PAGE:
Investigating automated aesthetic evaluation of websites

The concept of aesthetics, especially in software, is quite broad and difficult to define due to the inherent subjectivity in terms of what constitutes an aesthetically pleasing system. This study sought to mitigate this problem by investigating the use of objective metrics when dealing with the aesthetics of a webpage. 

The project revolved around the development of a browser extension, named WebAesthetic, which used mathematical formulae to calculate the different aesthetic aspects of the page, based solely on what would be present on the screen.  This would enable the automated assessment of aesthetic aspects within the browser environment without having to deploy a separate tool.

At the core, WebAesthetic adopts 14 aesthetic metrics, as proposed by Ngo et al. [1]. These metrics could be applied to: a) all visible elements above the fold; b) all elements on the page, including those below the fold; and c) on specific elements selected by the extension user. These metrics include aspects such as: balance, proportion, density, and symmetry, while the  ‘order and complexity’ metric acts as a general metric, combining all other metrics to provide an overall aesthetic score. This provides users, typically user experience (UX) specialists and user interface (UI) designers, with a compound objective metric that would deliver an overall aesthetic score without having to delve into the detail of each individual metric. 

The proposed tool also seeks to provide calculations around colour statistics, including average colour and luminosity – for different regions or for the page, overall. The values of the metrics were bounded between 0 (awful) and 1 (excellent). The tool could also issue a brief description for each metric to support interpretation.

To help designers better achieve their goals, additional functionalities targeting different aesthetic aspects present on screen were implemented. The first of these functions includes the calculation of average colour and luminosity present in different sections of the screen. Furthermore, a localised analysis mode was implemented, which would allow metrics to be calculated for individual elements in the context of their parent elements (as opposed to the whole screen). This would allow the users to evaluate and target large and complex elements, ensuring that each one would be delivered appropriately.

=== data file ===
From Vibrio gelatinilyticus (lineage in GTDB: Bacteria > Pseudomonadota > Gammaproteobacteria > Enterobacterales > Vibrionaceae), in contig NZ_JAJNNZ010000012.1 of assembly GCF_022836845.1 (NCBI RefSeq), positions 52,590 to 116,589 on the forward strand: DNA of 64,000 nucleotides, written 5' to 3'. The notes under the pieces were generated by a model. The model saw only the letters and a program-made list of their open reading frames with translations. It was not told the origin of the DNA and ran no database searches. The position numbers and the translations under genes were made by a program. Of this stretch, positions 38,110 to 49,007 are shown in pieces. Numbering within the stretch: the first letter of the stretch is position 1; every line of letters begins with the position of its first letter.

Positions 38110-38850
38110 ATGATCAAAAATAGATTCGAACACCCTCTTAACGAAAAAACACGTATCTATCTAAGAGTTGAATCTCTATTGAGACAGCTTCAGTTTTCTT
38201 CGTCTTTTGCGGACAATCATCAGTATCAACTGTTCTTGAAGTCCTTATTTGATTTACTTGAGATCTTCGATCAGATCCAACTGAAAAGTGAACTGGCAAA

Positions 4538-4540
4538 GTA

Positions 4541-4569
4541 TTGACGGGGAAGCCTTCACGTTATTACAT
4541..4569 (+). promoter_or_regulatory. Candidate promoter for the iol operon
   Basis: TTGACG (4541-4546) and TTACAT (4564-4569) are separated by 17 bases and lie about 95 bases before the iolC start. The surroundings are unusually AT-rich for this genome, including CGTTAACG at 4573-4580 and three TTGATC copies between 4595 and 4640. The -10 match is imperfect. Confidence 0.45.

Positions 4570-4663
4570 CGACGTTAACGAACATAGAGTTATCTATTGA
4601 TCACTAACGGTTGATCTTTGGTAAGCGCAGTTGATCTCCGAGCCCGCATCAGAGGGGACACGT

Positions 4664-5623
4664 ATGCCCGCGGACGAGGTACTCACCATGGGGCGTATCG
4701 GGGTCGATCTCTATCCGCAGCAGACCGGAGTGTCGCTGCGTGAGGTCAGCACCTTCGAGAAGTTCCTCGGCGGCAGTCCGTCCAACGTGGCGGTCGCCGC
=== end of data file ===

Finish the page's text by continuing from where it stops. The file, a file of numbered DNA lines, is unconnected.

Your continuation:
The study was evaluated using two separate methods.  Firstly, test cases were developed for each metric, targeting every possible case, including when the metric would be neglected, promoted, and considering the selection between the screen and the viewport.  The results obtained from this evaluation allowed the development to proceed to the next stage, which was to incorporate the evaluated metrics into a suitable browser extension. Secondly, in-depth expert reviews were held in order to collect feedback about the usability and utility of the extension as perceived by professionals. 

Both evaluations yielded satisfactory and promising results, with various suggestions being put forward by professionals. Moreover, given that the expert reviews took place over multiple iterations, an incremental approach was adopted in the development of the extension. This approach allowed for the suggestions obtained from each iteration to be incorporated incrementally, a result of which they could be evaluated in subsequent iterations.

Figure 1. Calculating the aesthetic metrics of a test case using the proposed tool for the study, WebAesthetic

Student: Philip Paul Grima
Supervisor: Dr Chris Porter